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I will examine predictive technologies in the light of the history of technology and its prediction. No matter how shiny and new, a new technology is still a technology, and there are general patterns that seem to recur. We can learn from those patterns if we pay attention to them.
In particular I will look at the challenge of predicting the impact of new technologies, talk about how they evolve, and the role that modularity, standards and interoperability play in their evolution.
I will talk more specifically about some of the particular challenges of making APIs and interfaces for predictive technologies such as machine learning, and speculate on the prospects for making machine learning a service, and more of a mature engineering discipline. In passing I will briefly demonstrate some recent machine learning work from NICTA.
by Nicolas Hohn
This presentation will focus on anomaly detection for network data streams where the aim is to predict a distribution of future values and flag unlikely situations. Challenges both in terms of data science and engineering will be discussed, such as the accuracy, robustness and scalability of the prediction API. An example of a production deployment will also be discussed.
by Alex Housley
After operating for three years as a “black box” predictive API, Seldon recently open-sourced it’s entire predictive stack. Alex will talk about Seldon’s journey from closed to open: the challenges and pitfalls, architectural considerations, case studies, changes to business models, and new opportunities for partnership across the full stack - between both open and closed technology providers.
by Michael Wang
by Brian Gawalt
Build a better, faster, more efficient predictive API with the Actor model of programming. Latency, logging, full utilization are all easily handled with this framework. Upwork (formerly Elance-oDesk) freelancer availability model — anticipating who's looking for work right now — is now a real-time service, without costly or complicated build-out of our stack or our datacenter, thanks to the Actor model.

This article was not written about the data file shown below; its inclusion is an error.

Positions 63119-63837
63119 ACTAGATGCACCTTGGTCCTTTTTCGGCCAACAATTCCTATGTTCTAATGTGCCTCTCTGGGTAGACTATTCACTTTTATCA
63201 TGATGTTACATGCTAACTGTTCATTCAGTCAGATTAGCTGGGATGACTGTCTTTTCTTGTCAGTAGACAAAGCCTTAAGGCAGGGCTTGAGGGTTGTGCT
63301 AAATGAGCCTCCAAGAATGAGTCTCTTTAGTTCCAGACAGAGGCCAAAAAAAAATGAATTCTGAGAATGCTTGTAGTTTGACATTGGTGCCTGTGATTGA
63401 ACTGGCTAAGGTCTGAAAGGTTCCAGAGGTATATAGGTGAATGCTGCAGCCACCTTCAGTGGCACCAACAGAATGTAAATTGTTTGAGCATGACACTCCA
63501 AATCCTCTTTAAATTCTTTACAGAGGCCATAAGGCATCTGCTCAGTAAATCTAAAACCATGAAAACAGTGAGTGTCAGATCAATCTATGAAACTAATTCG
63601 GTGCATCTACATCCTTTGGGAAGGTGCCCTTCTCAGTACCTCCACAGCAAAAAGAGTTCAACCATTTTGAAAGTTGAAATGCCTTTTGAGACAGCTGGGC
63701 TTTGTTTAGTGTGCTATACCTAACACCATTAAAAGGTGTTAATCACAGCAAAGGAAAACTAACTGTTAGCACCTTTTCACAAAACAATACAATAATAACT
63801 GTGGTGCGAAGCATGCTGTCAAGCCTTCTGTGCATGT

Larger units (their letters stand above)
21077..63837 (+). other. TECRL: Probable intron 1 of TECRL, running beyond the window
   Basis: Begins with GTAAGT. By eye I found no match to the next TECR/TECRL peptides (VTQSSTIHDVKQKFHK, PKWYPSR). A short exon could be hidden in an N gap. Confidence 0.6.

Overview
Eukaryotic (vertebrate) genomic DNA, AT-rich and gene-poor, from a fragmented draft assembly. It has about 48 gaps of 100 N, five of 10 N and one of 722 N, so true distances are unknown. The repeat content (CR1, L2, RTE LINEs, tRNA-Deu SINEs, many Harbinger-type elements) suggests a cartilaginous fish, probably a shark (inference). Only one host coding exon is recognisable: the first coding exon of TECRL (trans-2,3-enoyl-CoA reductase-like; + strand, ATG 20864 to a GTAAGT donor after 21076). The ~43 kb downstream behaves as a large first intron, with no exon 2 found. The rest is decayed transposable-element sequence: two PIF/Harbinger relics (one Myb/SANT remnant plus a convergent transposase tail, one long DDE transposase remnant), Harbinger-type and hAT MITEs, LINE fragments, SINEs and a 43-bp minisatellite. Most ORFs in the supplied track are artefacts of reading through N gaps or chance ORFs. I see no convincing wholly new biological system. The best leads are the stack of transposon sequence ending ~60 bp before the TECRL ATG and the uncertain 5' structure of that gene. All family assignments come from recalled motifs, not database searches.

by Sharat Chikkerur
In this talk, we describe AzureML: a web service enabling software developers and data scientists to build predictive applications. AzureML provides several unique features. These include (a) Collaboration (b) Versioning (c) Graphical authoring(d) Push button operationalization and (e) Monetization. We outline the design principles, system design and lessons learned in building such a system.
Diversity in machine learning APIs works against realising machine learning's full potential by making it difficult to compose multiple algorithms. This paper introduces the Protocols and Structures for Inference (PSI) service architecture and specification for presenting learning algorithms and data as RESTful web resources that are accessible via a common but flexible and extensible interface. This is joint work with Dr. Mark Reid of the Australian National University and NICTA and Dr. Barry Drake of Canon Information Systems Research Australia.
[Sponsored presentation] In the past year, Machine Learning has been getting attention as a necessary tool for doing something useful with the ever growing volume of data. This misleads some to believe that Machine Learning is new, but the truth is that the core algorithms and concepts have been around for a long time. What is new though is the confluence of Machine Learning and Cloud Computing which for the first time in history is making learning from large data possible thru the use of programmable APIs.
Since 2011, BigML has worked to implement this vision of a programmable web powered by a seamless machine learning layer in the cloud which will enable future smart apps to adapt themselves to a changing context in real-time as new information arrives. In this presentation we will trace the history of Machine Learning from it’s origins to the present and discuss the future evolution that must occur in terms of simplicity, programmability, importability / exportability, compostability, specialization and standardization in order for it to make an impact in the “real world” and make this vision come alive.
6th–7th August 2015